Bondi the Beautiful


'Bondi the Beautiful' community mural in the northern courtyard of Bondi Pavilion 1980
Size; 625 sq meters
Project artists David Humphries Rodney Monk Wayne Hutchings Kristine Ammitzboll
Commissioned by Waverley Council  

The wall is an integral part of the courtyard of Bondi Pavilion, which is used as a community centre, for workshops, concerts and festivals; the mural reflected this in its design approach.The artist team devised a work strategy in tune to the pace and mood of Australia's most famous beach and the community, which the building serves. 

The artists worked as a collaborative team and involved the community in concept development as well as painting of the mural. They visited local high schools and community groups giving illustrated talks about murals and soliciting ideas and involvement. A series of open community workshops were held in the Pavilion and people started coming up with ideas of things they loved.
The  'Bondi the Beautiful' theme developed, rich with 1920s imagery of lifesavers, beach belles, and Bondi characters. This was a period rich in imagery, when Bondi was the playground of the Pacific and the Pavilion was a stylish entertainment centre. 

To get people interested and excited about what could be done Public Art Squad started off by projecting images on the walls at night.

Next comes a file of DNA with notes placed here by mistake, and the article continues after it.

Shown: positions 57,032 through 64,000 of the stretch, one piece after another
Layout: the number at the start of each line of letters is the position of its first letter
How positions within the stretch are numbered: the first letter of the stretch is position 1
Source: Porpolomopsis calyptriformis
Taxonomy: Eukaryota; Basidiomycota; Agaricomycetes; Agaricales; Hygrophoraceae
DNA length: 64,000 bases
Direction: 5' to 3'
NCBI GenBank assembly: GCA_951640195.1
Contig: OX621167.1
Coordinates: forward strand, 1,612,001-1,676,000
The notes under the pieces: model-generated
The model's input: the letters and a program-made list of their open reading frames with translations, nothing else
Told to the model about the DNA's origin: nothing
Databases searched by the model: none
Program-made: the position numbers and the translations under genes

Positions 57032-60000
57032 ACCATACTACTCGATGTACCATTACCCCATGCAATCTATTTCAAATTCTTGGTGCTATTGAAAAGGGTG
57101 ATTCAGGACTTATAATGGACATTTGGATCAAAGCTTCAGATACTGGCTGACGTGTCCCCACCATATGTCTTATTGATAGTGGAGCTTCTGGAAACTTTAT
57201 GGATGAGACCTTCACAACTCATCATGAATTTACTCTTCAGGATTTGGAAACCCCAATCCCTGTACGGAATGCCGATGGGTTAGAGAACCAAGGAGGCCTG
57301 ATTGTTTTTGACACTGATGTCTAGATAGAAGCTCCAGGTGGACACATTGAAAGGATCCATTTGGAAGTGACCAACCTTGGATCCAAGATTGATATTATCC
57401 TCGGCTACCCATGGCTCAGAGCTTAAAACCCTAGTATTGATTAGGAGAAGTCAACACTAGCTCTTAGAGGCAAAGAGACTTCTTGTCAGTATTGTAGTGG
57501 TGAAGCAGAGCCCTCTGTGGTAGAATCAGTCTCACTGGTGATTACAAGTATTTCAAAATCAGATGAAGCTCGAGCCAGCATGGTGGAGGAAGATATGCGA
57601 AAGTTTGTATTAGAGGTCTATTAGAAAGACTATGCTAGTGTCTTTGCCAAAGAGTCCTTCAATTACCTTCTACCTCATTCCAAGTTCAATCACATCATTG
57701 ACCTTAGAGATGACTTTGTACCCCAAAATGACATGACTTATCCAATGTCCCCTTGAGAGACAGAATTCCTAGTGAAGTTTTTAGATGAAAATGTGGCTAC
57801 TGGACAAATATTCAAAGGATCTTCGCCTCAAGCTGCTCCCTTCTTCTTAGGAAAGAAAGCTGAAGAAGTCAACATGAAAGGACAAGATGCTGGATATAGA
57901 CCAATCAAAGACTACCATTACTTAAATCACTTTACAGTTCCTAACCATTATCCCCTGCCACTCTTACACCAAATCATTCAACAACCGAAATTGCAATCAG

In a relaxed but effective way a team of regulars grew, keen on helping paint. The design was prepared, worked out to scale along with a grid and color code for transfer of the design to the wall.
Girls in bikinis would be up scaffolding with a paintbrush in one hand and a gelato in the other. Young artists and students would paint for a few hours, go for a swim then be back to paint again. The social interaction was fascinating as people wandered in to help, wanting to add, say, a dolphin or a bird.
The artistic director exercises quality control - you work with the painters to see how they go, and refine the rough edges and dribbles, but respect the integrity of what they have done - and you keep the whole thing cohesive.

The mural in the courtyard of the Bondi Beach Pavilion became one of the most photographed walls in Australia.  Bondi has changed greatly since the days of this mural.